One of my new favorite movies is a romantic comedy called (500) Days of Summer, starring Joseph Gordon-Levitt and Zooey Deschanel. One of the themes of this movie is the idea of expectations versus reality in relationships. Joseph Gordon-Levitt’s character, Tom, has all these expectations of what relationships should be like, but his relationship with Summer makes him realize that he needed to be more realistic about what he wanted.
In a similar way, the Apostles had their own expectations of what would happen after Jesus rose from the dead. He came to establish His kingdom and He already conquered death, so what was left to do? The reality of the situation, however, was that Jesus had to return to Heaven. After all, before Jesus died, he said:
“My kingdom is not from this world. If my kingdom were from this world, my followers would be fighting to keep me from being handed over to the Jews. But as it is, my kingdom is not from here.” (John 18:36)
The kingdom of Jesus is not from Earth, but from Heaven and it was time for Him to go home. Thankfully, He did not leave His Apostles without some instructions: “Go therefore and make disciples of all nations, baptizing them in the name of the Father and of the Son and of the Holy Spirit.” (Matthew 28:19) So as wonderful and awe-inspiring as the Ascension was, the angels gave the apostles a reality check: “Men of Galilee, why do you stand looking up toward heaven? This Jesus, who has been taken up from you into heaven, will come in the same way as you saw Him go into heaven.”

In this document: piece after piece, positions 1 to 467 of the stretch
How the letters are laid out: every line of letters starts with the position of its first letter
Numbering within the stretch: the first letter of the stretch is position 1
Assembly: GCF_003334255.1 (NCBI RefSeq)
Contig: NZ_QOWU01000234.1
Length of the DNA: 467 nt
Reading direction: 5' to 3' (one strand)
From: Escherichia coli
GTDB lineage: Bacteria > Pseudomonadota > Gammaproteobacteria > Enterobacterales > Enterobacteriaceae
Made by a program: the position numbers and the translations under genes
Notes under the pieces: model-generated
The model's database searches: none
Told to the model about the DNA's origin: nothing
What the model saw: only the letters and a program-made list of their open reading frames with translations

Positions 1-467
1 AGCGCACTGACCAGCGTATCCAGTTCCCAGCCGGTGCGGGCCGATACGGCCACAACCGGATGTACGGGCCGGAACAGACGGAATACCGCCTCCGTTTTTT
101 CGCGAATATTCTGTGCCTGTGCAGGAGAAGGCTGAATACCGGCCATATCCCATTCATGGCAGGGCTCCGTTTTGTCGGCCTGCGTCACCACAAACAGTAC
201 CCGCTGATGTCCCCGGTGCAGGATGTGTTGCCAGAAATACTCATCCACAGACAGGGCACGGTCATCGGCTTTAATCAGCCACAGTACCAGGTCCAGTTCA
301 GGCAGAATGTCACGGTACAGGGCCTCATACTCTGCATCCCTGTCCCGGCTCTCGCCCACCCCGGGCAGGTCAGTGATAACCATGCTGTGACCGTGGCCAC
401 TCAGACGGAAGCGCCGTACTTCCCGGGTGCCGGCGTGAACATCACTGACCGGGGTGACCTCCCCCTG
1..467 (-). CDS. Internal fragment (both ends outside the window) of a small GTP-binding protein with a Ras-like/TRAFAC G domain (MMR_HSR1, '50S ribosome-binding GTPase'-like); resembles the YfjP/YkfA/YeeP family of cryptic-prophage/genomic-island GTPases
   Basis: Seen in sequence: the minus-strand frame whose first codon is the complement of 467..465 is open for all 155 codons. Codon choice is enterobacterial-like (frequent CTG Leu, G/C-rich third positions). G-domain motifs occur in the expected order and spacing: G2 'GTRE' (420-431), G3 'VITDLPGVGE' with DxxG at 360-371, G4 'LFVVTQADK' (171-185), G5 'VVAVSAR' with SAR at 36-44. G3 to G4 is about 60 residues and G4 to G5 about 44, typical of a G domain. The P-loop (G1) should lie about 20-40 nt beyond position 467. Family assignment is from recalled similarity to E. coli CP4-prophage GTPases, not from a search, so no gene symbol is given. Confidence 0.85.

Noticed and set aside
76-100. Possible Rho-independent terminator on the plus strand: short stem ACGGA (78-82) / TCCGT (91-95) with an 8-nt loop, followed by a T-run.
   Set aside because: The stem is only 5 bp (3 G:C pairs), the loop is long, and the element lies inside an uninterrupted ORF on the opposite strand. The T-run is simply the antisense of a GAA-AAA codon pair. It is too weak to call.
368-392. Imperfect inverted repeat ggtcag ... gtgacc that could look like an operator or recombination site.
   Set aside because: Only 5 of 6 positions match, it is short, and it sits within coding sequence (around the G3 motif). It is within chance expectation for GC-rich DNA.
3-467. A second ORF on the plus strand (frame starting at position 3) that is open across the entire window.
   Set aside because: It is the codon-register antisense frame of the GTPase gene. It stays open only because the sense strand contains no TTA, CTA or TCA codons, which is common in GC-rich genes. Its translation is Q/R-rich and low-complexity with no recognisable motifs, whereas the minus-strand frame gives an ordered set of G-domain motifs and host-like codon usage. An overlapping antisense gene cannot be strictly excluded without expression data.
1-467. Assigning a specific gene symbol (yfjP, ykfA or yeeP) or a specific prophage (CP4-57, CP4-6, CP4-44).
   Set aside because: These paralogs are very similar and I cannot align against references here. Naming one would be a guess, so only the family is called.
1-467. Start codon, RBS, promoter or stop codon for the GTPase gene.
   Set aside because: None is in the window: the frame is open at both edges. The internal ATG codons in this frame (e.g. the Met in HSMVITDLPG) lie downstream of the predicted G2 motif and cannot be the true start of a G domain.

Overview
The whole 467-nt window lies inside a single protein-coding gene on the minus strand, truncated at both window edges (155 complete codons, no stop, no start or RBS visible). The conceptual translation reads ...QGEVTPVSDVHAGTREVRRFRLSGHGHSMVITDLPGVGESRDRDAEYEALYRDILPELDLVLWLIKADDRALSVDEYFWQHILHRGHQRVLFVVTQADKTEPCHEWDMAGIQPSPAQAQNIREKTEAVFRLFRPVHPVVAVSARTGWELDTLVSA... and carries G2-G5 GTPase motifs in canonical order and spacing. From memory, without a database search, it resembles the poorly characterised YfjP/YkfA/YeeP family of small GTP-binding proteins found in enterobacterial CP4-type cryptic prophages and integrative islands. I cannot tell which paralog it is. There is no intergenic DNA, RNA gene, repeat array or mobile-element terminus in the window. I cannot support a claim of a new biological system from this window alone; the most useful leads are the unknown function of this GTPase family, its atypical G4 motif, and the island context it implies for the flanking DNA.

We’ve all experienced spiritual highs at some point, but they never last as long as we want them to. Some people expect life as a Christian to be one of perpetual happiness. In reality, we are more likely to go through periods of spiritual dryness, storms in our lives, and times when we wander around darkness in search for God. No matter what we’re feeling, the reality is that God is always with us.
The Mystery of the Ascension reminds us to return to reality. We need to continue doing God’s work, no matter how we may feel. It’s easy to do God’s work when we’re happy, after all, but it means a lot more when we love God in spite of whatever else is happening. Instead of depending on the fluctuations of our feelings, we need to root our hearts in God, whose love never changes.
Do you have a tendency to chase spiritual highs or depend too much on how you feel in order to do something? How do you think you can change that?
Think of a time when you were doing God’s work. When did it feel more fulfilling or rewarding: When you were doing it in the midst of a spiritual high or when you were offering up your struggles as you were working?
If you have some fantasies or memories of something that leads you away from doing God’s work, meditate on this particular mystery and ask God to help you let go and move on.